As winter calls for snuggling up with a good book, I thought I’d share a few of my personal favourites. With common themes of nature, gardening and seasons, I love these books for their storytelling, illustrations, language and photography.
1.The Secret Garden by Frances Hodgson Burnett
I’m sure many of you will already know this much loved story. The story of Mary Lennox, a ‘disagreeable looking’ child who is sent from India to live under the care of her uncle at Misselthwaite Manor in Yorkshire, the north of England. She comes to discover a ‘secret’ garden which she brings back to the life with the help of her friend Dickon, her cousin Colin and the gardener Ben Weatherstaff.
I have to confess, I only read the book for the first time last summer ! But I fell totally in love with it. It’s the charming story of how a lonely and sullen little girl changes into a happy, rosy cheeked child as she connects with the garden , enjoys the fresh air and forms relationships with the people around her.
‘She went from place to place, and dug and weeded, and enjoyed herself so immensely that she was led on from bed to bed and into the grass under the trees. The exercise made her so warm that she first threw her coat off, and then her hat, and without knowing it she was smiling down on to the grass and the pale green points all the time’
A book to read as we head into spring, return to our own little plots to weed and await (hopefully) those green ‘points’ popping up through the soil.
2. The Lost Words by Robert Macfarlane and illustrated by Jackie Morris
Like the Secret Garden, this is a book aimed at children. And like the first book, it offers much for adults to learn from. As an adult, you can pretty much read this book in 10- 15 minutes. And I thought that’s what I would do – read it and then pass it on to my two nephews. But, selfishly, I’ve kept it to myself, simply because it is a beautiful book.
Described as a ‘spell book’, it prompts you to seek out the words hidden on the pages, disappearing words that children used to use to describe the natural world around them (for example, conker, bluebell, ivy ). Each word is accompanied by cleverly written and rather tongue twisting verse and the illustrations are, well, breath taking .
I am ivy, a real high flyer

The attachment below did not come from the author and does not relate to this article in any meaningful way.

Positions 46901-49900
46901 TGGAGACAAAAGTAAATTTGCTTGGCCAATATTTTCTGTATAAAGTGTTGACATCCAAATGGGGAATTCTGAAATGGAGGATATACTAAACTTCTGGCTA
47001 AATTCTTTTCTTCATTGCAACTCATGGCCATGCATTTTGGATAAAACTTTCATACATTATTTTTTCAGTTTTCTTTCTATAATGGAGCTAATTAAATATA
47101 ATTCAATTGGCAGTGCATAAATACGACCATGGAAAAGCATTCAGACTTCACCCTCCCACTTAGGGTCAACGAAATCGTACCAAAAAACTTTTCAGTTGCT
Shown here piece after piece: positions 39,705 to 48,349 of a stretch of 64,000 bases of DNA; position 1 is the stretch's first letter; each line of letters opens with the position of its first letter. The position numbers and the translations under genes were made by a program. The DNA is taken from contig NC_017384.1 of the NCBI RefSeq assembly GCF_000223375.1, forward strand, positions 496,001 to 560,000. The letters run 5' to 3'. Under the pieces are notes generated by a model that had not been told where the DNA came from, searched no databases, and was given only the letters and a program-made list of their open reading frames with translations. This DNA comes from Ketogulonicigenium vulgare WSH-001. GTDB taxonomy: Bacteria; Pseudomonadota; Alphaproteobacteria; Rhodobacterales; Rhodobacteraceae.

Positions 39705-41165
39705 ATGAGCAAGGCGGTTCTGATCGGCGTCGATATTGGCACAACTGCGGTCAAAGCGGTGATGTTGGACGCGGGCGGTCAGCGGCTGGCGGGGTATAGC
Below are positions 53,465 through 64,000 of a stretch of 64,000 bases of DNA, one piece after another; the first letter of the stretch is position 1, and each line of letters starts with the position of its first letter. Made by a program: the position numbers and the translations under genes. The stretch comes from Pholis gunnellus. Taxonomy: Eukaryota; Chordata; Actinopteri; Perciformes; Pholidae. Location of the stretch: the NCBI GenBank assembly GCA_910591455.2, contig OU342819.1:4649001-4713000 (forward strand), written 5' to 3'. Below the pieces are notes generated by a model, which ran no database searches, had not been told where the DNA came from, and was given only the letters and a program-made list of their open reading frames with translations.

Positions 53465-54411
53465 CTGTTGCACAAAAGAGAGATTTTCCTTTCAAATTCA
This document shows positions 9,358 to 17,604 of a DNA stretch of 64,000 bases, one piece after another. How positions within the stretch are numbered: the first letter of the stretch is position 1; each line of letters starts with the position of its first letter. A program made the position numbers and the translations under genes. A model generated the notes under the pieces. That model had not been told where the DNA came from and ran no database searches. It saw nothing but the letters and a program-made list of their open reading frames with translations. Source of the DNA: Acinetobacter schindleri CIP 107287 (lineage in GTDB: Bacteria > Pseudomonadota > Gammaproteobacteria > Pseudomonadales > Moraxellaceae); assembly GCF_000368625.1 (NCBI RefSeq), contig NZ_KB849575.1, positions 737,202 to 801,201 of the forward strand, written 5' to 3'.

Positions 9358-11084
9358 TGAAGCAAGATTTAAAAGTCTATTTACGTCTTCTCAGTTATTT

Via bark and stone I scale tree and spire
You call me ground cover: I say sky-wire.
A book that might leave you, perhaps , ‘spellbound’.
3. The Country Diary of an Edwardian Lady by Edith Holden
I bought a second hand copy of this book in an Oxfam shop about 10 years ago. And I’ve been dipping in and out of it ever since. Edith was a naturalist and the book is a copy of her diary from 1906 as she recorded her thoughts, observations and favourite poems exploring the countryside where she lived. The illustrations, too, are beautifully detailed. It’s a handy reference guide to flora and fauna as well as a personal insight into someone’s love for the natural environment.
‘Jan.23 Sharp frost and thick fog in the early morning. The fog cleared off about 9.30am and the sun shone brightly. Went for a country walk. Every twig on every tree and bush was outlined in silver tracery against the sky’.
A book you can read for inspiration through the seasons.
4. The Seasons – The Complete Folio Anthologies
Presented in a boxset, this is a collection of 4 books, one each for winter, spring, summer and autumn. Each book is a collection of poetry, prose and novel extracts from a variety of authors that capture the moods and celebrate the beauty of each season, accompanied by nature inspired drawings from Swedish illustrator Petra Borner. I love books like these, as you end up discovering authors you’d never heard of before.
Although I’m not complaining that this winter has been very mild, reading through the winter anthology, it makes me wistful for snow !
‘A few light taps upon the pane made him turn to the window. It had begun to snow again. He watched sleepily the flakes, silver and dark, falling obliquely against the lamplight. The time had come for him to set out on his journey westward. Yes, the newspapers were right: snow was general all over Ireland’. James Joyce, from ‘The Dead’, in Dubliners
At £75 for four books, admittedly it’s a little expensive, but I can imagine coming back to these books time and again for years to come. An investment buy, perhaps.
5. Life in a Cottage Garden by Carol Klein (with photographs by Jonathan Buckley)
As a presenter on Gardener’s World, you can’t help but be inspired by Carol’s love of gardening. The same can be said for this book. Eloquent and descriptive and filled with beautiful seasonal photographs of her garden at Glebe Cottage, the book tells the story of a year in her garden. I like to think of it as a modern day version of The Country Diary of an Edwardian Lady.
‘Wednesday 20 January
When the snow melts, there’s a new perfume in the air – or at least a new smell. Suddenly you’re aware of the soil, so long out of sight and out of mind under its thick white covering, and I’m reminded that far from being dead, life has been going on underneath its crisp white surface’
A book that will make you want to get on your coat, get outside and get gardening !
Well, that’s a little round up of some of my favourite books. Maybe you might find some inspiration here too. All of these can be purchased from Amazon, Waterstones and other good booksellers except for the The Seasons- The Complete Folio Anthologies which you can purchase here. Feel free to share your own favourites in the comments below – I’m always on the look out for more !
Have a lovely Sunday x
(images courtesy of Penguin Books and Amazon)